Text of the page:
277 adsorption to be a highly effective technique for the removal of heavy metals from waste stream and activated carbon has been widely used as an adsorbent [3]. Despite its extensive use in water and wastewater treatment industries, activated carbon remains an expensive material. In recent years, the need for safe and economical methods for the elimination of heavy metals from contaminated waters has necessitated research Low cost agricultural waste by-products such as sugarcane bagasse [4–8], Rice husk [9–13], sawdust [14–16], coconut husk [17], oil palm shell [18], neem bark [19] etc., for the elimination of heavy metals from wastewater have been investigated by various researchers. Cost is an important parameter for comparing the sorbent materials. However, cost information is seldom reported, and the expense of individual sorbents varies depending on the degree of processing required and local availability. In general, an adsorbent can be termed as a low cost adsorbent if it requires little processing, is abundant in nature, or is a by-product or waste material from another industry. Of course improved sorption capacity may compensate the cost of additional processing [20]. Therefore there is an urgent need that all possible sources of agro-based inexpensive adsorbents should be explored and their feasibility for the removal of heavy metals should be studied in detail. The objective of this study is to contribute in the search for less expensive adsorbents and their utilization possibilities for various agricultural waste by-products, which are in many cases also pollution sources. Relevant literature Reviews of some agricultural and industrial adsorbents for the removal of heavy metals from wastewater are presented as follows. Rice husk Rice husk is an agricultural waste material generated in rice producing countries, especially in Egypt. The annual world rice production is approximately 500 million metric tons, of which 10–20% is rice husk. Dry rice husk contains 70–85% of organic matter (lignin, cellulose, sugars, etc.) and the remainder consists of silica, which is present in the cellular membrane [21]. In recent years, attention has been focused on the utilization of unmodified or modified rice husk as an adsorbent for the removal of pollutants. Batch studies using tartaric acid modified rice husk as adsorbent have been carried out for the removal of lead and copper and have reported the effects of various parameters such as pH, initial concentration of adsorbate, particle size, temperature etc. It was reported that modified rice husk is a potentially useful material for the removal of Cu and Pb from aqueous solutions [22]. Fly ash Fly Ash is a naturally-cementations coal combustion by-product. It is extracted by the precipitators in the smokestacks of coal-burning power plants to reduce pollution Since the fly ash disposal problem emerged with the advent of pollution control systems in the 1960’s and 1970’s, extensive research has been done to understand how it performs in its orthodox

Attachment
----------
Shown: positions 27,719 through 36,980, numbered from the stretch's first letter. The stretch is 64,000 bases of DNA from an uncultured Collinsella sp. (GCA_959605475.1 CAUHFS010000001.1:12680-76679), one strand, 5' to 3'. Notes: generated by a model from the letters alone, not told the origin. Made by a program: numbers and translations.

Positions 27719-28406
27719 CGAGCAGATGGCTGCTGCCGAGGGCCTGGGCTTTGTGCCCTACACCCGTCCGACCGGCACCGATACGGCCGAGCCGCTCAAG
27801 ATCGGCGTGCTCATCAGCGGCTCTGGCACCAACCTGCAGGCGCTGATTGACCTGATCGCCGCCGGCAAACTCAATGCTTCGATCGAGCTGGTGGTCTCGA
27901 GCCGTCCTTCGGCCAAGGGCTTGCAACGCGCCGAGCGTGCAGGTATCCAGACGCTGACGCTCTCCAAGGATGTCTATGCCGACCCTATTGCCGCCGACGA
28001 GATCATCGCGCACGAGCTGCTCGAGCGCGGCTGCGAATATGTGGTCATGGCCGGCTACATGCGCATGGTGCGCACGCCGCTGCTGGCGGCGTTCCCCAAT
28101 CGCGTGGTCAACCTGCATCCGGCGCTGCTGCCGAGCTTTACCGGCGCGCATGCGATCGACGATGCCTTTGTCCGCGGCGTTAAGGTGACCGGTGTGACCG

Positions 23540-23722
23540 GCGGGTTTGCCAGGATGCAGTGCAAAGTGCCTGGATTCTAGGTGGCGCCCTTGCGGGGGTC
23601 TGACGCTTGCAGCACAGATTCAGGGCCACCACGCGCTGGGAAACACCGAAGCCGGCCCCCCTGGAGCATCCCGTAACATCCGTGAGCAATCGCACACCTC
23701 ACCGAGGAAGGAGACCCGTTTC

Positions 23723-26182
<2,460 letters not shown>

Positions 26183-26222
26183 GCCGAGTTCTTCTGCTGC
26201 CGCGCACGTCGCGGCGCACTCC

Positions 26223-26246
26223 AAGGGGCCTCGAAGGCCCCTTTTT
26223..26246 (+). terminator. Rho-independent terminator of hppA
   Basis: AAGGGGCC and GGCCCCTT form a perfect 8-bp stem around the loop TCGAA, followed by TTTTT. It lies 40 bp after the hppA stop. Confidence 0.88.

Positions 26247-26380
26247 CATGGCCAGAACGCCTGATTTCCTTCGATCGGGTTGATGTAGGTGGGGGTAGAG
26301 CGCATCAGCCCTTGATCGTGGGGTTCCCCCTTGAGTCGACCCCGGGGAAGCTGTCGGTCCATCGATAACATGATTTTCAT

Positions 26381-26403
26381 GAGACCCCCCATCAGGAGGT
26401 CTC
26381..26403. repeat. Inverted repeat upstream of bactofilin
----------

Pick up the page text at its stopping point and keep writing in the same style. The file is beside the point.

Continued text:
278

H.A. Hegazi

Fig. 1

Fig. 2

Experimental work program for rice husk.

Experimental work program for fly ash.

capacity – as a soil stabilizer and structural concrete admixture [23].

chemical characterization and the primary use of low cost adsorbents such as rice husk and fly ash (see Figs. 1 and 2).

Experimental works

Batch study (synthetic wastewater)

Materials

Metal solutions of (Cu, Ni, Fe) were prepared by dissolving copper sulfate (CuSO4Æ5H2O), nickel nitrate (NiNO3)2Æ6H2O and iron sulfate (FeSO4Æ7H2O) separately in double distilled water in order to result in known concentrations of the metal ions required and to make synthetic wastewater. All the experiments were carried out in duplicate and the relative standard deviation was less than 5%. In general the sorption consisted of 20 mg/l for the adsorbent dose in

The adsorption of heavy metal ions by low cost adsorbents was evaluated under various conditions such as pH, heavy metal concentration, mixing speed and adsorbent dose through both kinetic and isotherm studies. The optimum removal condition was also identified for each metal ion. Table 1 indicates the main consistent, primary source, physical structure,

Removal of heavy metals from wastewater

279

Experimental work program (synthetic water).

Table 2

Low cost adsorption

Run

Metals

pH

Mixing speed (rpm)

Contact time (min)

Adsorbent dose (g/l)

Rice husk

1 2 3 4 5 6 7 8 9 10 11 12

Cu

3:10 5 5 5 2:7 6 6 6 2.5:4 3.75 3.75 3.75

200 50:250 200 200 200 50:250 200 200 200 50:250 200 200

20 20 20:150 120 20 20 20:150 120 20 20 20:150 120

10 10 5:30 20 10 10 5:30 20 10 10 5:30 20

13 14 15 16 17 18 19 20 21 22 23 24

Cu

3:8 6 6 6 3:10 7 7 7 3:8 6 6 6

200 50:250 150 150 200 50–250 150 150 200 50:250 150 150

20 20 20:150 120 20 20 20:150 120 20 20 20:150 120

10 10 5:40 20 10 10 5:40 20 10 10 5:40 20

Fly ash

Fig. 3

Table 3

Ni

Fe

10 mg/l of concentration metal (Cu, Ni, Fe) at an agitation rate of 200 rpm with an adsorbent time of 20 min at room temperature (25 ± 3).To study the effect of pH on sorption, the pH of the metal ion solution was adjusted to values in the range of (2–10) by the addition of CuSO4Æ5H2O, (NiNO3)2Æ6H2O, FeSO2Æ7H2O prior to the experiment. The Langmuir isotherms were obtained by equilibrating metal ion solutions of different adsorbent doses (5–30) mg/l with different times (20–150 min) at equilibrium pH and rpm with an initial metal concentration of 10 mg/l at room temperature. The effect of agitation rate on metal ion uptake was carried out by varying the agitation rate from 50 to 200 rpm, and the